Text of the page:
Autonomist criticism actually emerged from "looking back" into the critique of political economy. As a result of such reevaluation, post-operaismo scholars already identified post-fordism as a new mode of capitalist production and "immaterial labor" as a hegemonic form of labor in this new phase. "Immaterial labor," as a pivotal concept in Autonomist criticism, surpassed Marx's categorical distinction between "productive" and "unproductive" labor by pointing to the subordination of (what has been previously conceived as) "reproductive" or "unproductive" types of labor under post-fordist production regimes. To the degree that Marx's fundamental categorical distinction also structured a whole series of political analyses and strategies following his critique of political economy, the shifting of the organizing concept from "productive labor" to "immaterial labor" also required the reformulation of some of the key notions in radical political theory. As such, immaterial labor has been the organizing concept for the key terminology of autonomist theory and politics (which includes "empire" as the political organization of the post-fordist capitalism, and "multitude" as the diffused and heterogeneous subject of global class struggle).

Along with other recent contributions to this debate, Hardt and Roggero's treatments of the "common" become a conclusive step in the analysis of the post-fordist biopolitical fabric. "Immaterial labor" still appears as an organizing concept in this analysis; the common today can only be understood in relation to the labor process that constitutes it, in relation to the productive force behind it. For Hardt and Roggero, the definitive characteristic of the hegemonic productive force in post-fordism is its "social" constitution—its open, shared, collective and cooperative form. The linguistic, informational, cognitive, and affective constituents of immaterial production are necessarily collective social resources, and these are what immaterial labor also reproduces in the course of capitalist production. In its post-industrial moment, the capitalist contradiction evolves into a new track; the productive force, which capitalist production relies on at this moment can only be "productive" for capitalism to the degree that it can produce and circulate "commons"; its productivity diminishes when it is appropriated and restricted as "property." For Hart and Roggero, post-fordism is marked by this paradox, and as such, capitalism today has to develop new techniques of rent extraction and new property and production relations, such as licensing, branding, freelancing, crowdsourcing, and so on.


Going back to "property relations" is a highly strategic theoretical maneuver in Hardt and Roggero's works. The real interest with this maneuver does not seem to be in settling the accounts with the notion of "private property" once more, because since the 19th century all forms of "communisms" already rejected this fundamental notion of capitalism in their antagonistic formulations. The critical nuance in their attempt is to formulate common not only as antithetical to "private property," but to "property in general," including "public property." This points to a larger target. While socialism historically appeared as a critique of liberal economic and political discourses, it took certain primary theoretical devices from these discourses and reversed the power relations they deployed. 3 "Public" has been one of those theoretical devices that defined socialist alternative visions in its opposition to capitalism across all theoretical fields, but which was actually a product of 18th century liberal governmentality. "Public" becomes the master signifier of socialism in its opposition to "private property," but it still carries a reference to "ownership" relations. "Public property" is everyone's "capital," but it is still "capital" in the sense that it is a part of the restricted economy, and its "use," or "productivity" is still restricted with the terms imposed by "public ownership" and limits of the definition of "public." For example, you may have to be a "citizen," a "tax payer," or even a tax paying citizen dwelling in a specific neighborhood to use the "public education" provided by the state or city. "Public" never denotes "everybody"; it always signifies a limit set by a certain social, linguistic, or jurisprudential criteria, refers exclusively to a specific population. As such, it not only always excludes "somebody" and creates outsiders, but also abstracts a "majority will" out of a shared social situation. In this respect, the term "public" does not undo the specific set of social relations around the "property" (or dispose the restrictions stemming from ownership) but delegates these relations over an abstract collective body.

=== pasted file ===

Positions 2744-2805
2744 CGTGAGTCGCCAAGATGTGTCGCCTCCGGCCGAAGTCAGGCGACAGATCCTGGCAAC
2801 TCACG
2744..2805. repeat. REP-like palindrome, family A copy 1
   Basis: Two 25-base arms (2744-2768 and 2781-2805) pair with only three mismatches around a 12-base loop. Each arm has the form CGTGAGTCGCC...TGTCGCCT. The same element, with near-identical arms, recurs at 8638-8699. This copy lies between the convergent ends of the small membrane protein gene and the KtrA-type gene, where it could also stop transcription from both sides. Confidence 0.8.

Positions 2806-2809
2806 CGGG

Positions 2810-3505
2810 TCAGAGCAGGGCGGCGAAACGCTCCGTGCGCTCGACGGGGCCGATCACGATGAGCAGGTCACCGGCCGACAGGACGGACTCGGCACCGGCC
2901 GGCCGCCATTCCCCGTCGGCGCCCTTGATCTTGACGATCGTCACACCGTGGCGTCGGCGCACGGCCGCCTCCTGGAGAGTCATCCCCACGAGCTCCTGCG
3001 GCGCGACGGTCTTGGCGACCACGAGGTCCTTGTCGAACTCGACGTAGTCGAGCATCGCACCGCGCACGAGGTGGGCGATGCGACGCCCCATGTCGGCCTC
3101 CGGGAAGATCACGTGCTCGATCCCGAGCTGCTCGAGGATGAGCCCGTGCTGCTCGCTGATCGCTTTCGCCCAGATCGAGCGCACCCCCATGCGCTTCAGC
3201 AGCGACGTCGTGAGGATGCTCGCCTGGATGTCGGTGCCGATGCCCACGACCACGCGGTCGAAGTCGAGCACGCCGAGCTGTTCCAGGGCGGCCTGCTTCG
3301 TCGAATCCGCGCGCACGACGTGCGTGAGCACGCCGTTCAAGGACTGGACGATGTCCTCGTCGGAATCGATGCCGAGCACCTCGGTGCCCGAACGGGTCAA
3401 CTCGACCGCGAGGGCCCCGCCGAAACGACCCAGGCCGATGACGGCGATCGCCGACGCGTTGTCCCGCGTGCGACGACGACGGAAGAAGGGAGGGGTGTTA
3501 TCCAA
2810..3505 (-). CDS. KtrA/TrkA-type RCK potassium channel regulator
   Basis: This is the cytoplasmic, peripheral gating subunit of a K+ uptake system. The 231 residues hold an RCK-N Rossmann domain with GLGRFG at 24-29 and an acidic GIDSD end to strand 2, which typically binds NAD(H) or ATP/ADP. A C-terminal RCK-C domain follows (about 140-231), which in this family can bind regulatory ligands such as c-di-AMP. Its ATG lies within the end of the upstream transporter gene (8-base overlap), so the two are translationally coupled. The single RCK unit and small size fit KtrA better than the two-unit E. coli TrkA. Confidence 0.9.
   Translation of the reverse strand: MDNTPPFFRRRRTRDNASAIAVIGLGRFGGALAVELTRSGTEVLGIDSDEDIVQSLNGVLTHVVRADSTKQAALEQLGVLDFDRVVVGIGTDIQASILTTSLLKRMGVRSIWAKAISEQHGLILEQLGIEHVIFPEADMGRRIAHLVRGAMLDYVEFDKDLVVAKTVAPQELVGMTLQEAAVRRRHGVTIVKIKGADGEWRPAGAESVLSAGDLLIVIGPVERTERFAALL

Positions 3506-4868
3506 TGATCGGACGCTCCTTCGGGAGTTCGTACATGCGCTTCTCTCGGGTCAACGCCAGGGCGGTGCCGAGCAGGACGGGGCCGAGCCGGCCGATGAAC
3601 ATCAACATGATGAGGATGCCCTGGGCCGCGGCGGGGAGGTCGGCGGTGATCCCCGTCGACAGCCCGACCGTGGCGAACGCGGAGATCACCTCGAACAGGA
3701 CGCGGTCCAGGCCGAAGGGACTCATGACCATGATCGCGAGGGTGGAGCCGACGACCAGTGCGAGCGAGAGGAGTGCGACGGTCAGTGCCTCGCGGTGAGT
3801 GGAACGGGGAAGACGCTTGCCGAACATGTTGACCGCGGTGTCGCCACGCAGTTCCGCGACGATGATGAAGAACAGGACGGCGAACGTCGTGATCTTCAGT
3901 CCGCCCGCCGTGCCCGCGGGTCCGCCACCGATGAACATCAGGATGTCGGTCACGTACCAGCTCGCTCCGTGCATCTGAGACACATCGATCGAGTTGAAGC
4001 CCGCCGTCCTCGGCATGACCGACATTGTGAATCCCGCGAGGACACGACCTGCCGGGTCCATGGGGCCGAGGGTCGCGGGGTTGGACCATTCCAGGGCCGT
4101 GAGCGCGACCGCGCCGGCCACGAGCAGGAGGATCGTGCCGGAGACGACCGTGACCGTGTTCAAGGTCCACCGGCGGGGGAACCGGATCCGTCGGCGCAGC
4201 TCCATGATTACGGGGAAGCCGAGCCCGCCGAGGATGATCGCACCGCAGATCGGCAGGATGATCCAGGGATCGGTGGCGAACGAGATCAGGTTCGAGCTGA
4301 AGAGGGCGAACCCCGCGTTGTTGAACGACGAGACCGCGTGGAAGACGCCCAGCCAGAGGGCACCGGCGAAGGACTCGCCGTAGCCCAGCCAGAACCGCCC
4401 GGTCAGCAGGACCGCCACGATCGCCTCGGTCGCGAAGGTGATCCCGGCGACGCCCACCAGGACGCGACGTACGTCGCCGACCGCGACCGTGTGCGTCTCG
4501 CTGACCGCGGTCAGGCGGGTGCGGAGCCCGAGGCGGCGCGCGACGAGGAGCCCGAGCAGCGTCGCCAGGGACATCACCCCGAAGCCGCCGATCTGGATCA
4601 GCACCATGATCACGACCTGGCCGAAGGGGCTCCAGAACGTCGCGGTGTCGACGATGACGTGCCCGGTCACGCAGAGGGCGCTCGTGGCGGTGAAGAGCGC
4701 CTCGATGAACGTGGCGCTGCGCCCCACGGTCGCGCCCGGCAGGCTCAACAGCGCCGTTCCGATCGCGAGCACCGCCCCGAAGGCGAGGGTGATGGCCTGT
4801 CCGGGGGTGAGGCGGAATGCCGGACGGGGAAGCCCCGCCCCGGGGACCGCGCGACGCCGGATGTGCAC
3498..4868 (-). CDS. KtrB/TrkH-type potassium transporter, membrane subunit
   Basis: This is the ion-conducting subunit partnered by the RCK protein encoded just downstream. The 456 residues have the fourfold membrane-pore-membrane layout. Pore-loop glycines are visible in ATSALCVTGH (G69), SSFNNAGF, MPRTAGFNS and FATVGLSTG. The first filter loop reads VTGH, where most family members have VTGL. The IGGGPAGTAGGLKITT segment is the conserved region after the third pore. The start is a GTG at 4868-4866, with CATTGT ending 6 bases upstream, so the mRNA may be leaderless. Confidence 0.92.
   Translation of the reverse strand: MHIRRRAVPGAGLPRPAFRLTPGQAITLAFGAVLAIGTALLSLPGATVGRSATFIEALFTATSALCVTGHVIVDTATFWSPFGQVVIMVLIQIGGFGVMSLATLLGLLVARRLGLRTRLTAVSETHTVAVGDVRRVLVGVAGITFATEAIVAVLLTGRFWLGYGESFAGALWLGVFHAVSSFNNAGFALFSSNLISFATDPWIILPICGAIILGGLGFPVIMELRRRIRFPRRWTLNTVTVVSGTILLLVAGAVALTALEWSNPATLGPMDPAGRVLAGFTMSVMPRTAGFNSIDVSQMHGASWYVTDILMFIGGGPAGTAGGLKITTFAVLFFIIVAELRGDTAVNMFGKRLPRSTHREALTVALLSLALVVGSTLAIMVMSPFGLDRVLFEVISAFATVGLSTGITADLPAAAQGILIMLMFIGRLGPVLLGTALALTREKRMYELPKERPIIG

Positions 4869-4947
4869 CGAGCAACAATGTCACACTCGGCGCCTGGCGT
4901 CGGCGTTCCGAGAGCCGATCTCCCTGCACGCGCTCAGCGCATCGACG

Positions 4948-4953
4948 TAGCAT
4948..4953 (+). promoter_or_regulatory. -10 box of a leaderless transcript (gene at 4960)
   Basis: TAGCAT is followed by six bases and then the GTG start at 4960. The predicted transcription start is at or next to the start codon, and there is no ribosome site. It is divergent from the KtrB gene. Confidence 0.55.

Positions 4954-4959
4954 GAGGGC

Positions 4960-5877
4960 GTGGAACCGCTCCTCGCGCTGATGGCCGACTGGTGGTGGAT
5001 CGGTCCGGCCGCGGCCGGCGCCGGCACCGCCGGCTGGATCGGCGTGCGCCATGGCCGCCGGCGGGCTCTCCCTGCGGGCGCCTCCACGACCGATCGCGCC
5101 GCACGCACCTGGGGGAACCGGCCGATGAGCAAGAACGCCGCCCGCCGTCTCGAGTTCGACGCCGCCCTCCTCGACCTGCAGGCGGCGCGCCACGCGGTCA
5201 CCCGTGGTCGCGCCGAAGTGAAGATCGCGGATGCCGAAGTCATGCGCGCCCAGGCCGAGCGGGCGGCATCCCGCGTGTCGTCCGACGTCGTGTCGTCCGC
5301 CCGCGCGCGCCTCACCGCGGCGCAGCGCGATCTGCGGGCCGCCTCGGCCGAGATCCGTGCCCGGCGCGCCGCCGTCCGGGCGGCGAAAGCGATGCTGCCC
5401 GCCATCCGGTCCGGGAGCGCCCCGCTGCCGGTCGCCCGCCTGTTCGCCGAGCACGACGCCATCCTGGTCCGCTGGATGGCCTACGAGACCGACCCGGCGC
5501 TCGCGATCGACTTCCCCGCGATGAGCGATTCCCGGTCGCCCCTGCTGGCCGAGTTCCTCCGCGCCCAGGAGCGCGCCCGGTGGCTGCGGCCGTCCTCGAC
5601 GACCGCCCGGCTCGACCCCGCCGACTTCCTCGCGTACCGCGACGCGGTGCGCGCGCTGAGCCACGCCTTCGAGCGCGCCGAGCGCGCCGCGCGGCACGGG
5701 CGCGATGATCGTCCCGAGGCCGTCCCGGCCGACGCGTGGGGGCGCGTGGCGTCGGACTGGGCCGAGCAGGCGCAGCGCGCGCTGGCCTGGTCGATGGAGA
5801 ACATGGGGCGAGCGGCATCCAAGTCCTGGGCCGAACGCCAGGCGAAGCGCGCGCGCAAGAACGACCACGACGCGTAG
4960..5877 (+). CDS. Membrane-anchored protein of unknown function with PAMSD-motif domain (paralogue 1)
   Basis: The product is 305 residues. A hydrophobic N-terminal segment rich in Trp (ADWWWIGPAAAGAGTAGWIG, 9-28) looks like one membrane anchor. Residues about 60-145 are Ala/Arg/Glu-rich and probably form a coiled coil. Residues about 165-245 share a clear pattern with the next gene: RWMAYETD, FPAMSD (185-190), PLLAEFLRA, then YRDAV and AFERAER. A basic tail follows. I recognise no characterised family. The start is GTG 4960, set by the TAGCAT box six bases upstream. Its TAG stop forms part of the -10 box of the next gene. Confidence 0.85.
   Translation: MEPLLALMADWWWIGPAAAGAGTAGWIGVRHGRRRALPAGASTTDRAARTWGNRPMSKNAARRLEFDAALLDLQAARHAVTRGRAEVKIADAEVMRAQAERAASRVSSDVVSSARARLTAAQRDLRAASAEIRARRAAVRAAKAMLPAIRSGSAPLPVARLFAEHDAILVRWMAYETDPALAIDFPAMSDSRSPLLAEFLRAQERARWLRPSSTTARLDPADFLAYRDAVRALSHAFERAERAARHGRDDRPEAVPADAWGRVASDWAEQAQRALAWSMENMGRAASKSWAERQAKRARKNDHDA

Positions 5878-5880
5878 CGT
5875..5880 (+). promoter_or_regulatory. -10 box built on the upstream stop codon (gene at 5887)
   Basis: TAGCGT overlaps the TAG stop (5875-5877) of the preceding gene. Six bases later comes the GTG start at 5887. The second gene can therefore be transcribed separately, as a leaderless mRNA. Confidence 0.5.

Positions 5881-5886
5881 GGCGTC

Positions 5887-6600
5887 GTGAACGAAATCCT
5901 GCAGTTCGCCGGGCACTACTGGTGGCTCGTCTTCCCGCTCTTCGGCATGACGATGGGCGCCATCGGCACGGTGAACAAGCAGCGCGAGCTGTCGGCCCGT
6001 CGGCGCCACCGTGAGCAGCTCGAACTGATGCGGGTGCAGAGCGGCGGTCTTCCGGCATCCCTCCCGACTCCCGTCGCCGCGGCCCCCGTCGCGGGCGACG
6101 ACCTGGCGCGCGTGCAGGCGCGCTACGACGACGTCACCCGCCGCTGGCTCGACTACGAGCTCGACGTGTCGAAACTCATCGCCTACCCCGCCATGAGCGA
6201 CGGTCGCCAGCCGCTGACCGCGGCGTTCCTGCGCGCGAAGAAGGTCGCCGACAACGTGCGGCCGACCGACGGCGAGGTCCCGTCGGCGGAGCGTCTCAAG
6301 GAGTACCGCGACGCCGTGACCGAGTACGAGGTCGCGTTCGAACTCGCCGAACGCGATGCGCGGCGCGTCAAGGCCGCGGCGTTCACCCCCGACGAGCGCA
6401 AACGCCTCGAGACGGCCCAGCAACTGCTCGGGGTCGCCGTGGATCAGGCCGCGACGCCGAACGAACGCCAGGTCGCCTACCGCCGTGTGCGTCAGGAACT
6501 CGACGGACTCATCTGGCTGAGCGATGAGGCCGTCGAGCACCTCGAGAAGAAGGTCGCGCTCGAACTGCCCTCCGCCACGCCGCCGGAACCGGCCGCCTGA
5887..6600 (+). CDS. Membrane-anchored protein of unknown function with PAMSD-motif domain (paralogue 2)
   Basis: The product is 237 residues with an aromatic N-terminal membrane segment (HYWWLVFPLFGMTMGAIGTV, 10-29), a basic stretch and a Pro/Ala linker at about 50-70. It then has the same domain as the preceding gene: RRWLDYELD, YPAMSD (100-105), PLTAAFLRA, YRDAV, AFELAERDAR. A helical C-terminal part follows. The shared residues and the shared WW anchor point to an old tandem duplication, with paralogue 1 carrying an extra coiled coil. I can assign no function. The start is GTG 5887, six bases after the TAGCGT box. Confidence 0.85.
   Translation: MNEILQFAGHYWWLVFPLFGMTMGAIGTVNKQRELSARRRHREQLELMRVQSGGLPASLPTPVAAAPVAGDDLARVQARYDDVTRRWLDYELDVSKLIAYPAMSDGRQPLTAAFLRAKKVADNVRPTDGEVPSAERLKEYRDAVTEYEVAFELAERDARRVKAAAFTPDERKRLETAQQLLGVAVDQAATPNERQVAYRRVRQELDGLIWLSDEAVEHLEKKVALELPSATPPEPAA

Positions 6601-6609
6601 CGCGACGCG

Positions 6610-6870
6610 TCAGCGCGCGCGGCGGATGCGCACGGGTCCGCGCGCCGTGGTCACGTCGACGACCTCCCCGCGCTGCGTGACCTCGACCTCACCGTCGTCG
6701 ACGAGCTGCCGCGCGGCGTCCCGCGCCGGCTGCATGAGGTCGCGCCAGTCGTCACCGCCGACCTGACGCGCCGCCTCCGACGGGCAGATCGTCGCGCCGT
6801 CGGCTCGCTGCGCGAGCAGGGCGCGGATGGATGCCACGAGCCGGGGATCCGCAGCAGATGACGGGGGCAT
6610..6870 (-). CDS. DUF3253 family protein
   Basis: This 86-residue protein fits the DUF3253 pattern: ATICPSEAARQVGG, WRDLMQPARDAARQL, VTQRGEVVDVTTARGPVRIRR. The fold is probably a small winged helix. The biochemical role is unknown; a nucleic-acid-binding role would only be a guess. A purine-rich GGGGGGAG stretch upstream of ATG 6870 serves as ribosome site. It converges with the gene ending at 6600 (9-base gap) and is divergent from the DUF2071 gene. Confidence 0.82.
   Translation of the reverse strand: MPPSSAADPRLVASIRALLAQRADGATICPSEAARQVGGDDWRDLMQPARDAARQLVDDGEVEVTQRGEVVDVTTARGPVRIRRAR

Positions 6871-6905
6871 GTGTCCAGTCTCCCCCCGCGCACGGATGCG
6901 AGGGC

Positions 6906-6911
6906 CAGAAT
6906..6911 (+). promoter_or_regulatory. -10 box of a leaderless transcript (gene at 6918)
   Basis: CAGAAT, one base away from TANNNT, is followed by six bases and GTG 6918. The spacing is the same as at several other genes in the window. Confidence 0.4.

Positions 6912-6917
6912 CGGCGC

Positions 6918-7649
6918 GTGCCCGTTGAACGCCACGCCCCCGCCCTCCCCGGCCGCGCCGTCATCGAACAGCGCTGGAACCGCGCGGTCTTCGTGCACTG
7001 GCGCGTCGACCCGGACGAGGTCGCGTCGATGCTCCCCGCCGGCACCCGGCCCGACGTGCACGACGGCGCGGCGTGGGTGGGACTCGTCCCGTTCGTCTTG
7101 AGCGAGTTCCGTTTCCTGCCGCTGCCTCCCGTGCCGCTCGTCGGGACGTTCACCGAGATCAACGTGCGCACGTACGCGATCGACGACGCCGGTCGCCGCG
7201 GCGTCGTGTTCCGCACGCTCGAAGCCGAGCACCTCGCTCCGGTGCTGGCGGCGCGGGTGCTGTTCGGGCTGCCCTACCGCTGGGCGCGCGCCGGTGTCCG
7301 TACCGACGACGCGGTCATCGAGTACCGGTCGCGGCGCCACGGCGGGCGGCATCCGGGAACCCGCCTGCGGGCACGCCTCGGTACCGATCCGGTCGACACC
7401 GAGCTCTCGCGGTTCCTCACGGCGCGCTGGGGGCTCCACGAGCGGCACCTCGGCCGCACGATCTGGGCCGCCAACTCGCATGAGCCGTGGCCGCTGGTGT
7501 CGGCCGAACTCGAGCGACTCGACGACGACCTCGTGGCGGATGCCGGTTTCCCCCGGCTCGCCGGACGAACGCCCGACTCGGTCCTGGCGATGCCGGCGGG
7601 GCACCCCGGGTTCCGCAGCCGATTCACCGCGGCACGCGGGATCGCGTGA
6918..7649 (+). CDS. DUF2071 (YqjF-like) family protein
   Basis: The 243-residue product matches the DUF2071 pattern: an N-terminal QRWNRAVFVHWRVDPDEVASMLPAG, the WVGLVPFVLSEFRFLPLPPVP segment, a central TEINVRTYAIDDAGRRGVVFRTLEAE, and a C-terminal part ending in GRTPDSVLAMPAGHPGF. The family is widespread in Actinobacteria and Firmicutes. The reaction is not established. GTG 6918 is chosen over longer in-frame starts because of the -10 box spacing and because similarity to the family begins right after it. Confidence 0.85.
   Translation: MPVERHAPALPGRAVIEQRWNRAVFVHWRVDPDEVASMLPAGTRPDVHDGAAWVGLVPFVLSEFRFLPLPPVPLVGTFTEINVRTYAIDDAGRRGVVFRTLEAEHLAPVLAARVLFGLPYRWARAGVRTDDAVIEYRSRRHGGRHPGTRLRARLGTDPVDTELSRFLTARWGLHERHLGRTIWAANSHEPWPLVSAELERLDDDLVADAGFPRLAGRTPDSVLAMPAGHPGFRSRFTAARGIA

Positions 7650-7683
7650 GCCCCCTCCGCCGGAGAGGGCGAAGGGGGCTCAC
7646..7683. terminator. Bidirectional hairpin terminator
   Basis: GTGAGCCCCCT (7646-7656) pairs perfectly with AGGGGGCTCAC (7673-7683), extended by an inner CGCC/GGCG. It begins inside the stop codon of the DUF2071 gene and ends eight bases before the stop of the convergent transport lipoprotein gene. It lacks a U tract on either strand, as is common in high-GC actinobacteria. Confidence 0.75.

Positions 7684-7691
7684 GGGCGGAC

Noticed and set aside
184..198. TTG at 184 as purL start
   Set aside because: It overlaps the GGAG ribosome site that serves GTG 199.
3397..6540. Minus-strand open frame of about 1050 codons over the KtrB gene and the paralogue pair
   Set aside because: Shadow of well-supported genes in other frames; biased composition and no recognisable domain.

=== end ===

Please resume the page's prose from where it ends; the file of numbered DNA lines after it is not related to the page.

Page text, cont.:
Hardt and Roggero's rejection of "public property" for the sake of a "communist project" also brings the displacement of the term "public" from its hegemonic status of expressing an abstract collective will/body/thing. Therefore, the rejection of "public property" within the critique of political economy invites a novel political logic, which can now be conceived without having a reference to the political terminology of liberal democracy. "Common" is not only "not property," but it is also "not public"; it signifies a collective social form that is different than the "public"—it doesn't "substitute" the "public," but transcends it. Such a theoretical intervention allows us to speak a political language that is not structured with the binary opposition imposed by classical liberal and socialist discourses, and thus, makes it possible for us to imagine a different form of "collectivity." Hardt's, Roggero's and others' radical project is to formulate "communism" not around the liberal notion of the "public," but very appropriately, around the "commons."